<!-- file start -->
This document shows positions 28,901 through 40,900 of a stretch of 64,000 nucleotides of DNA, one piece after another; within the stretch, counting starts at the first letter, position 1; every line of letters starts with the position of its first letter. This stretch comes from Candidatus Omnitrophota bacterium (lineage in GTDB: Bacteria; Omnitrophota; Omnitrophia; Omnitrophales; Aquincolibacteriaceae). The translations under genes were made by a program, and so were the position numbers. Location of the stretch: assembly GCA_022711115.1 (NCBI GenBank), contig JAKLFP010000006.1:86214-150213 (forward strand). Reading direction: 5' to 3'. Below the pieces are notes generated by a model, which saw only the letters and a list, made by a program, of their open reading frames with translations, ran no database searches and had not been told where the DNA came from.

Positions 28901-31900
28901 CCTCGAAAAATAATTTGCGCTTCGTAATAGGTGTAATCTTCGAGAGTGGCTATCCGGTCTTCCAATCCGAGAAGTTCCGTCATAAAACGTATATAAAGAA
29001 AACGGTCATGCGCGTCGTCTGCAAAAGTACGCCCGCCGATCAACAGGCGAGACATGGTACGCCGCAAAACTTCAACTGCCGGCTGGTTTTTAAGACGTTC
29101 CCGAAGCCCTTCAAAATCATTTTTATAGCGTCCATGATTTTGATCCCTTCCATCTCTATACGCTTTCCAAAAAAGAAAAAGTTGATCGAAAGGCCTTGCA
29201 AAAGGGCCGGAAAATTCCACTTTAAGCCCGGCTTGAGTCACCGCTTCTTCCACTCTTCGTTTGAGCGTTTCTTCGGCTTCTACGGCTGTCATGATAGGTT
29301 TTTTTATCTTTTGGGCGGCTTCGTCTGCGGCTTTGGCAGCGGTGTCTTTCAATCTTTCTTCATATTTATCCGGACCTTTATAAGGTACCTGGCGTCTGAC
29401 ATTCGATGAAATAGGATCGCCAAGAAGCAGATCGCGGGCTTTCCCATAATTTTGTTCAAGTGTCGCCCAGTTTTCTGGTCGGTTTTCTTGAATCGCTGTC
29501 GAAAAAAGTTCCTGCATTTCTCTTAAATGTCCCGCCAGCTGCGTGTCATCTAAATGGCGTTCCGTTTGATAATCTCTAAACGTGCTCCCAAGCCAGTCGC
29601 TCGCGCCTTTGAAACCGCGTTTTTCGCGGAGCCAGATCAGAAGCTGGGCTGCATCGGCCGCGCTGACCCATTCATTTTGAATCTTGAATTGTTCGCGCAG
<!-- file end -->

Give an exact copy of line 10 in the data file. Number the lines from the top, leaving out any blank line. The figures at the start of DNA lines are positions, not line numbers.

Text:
29601 TCGCGCCTTTGAAACCGCGTTTTTCGCGGAGCCAGATCAGAAGCTGGGCTGCATCGGCCGCGCTGACCCATTCATTTTGAATCTTGAATTGTTCGCGCAG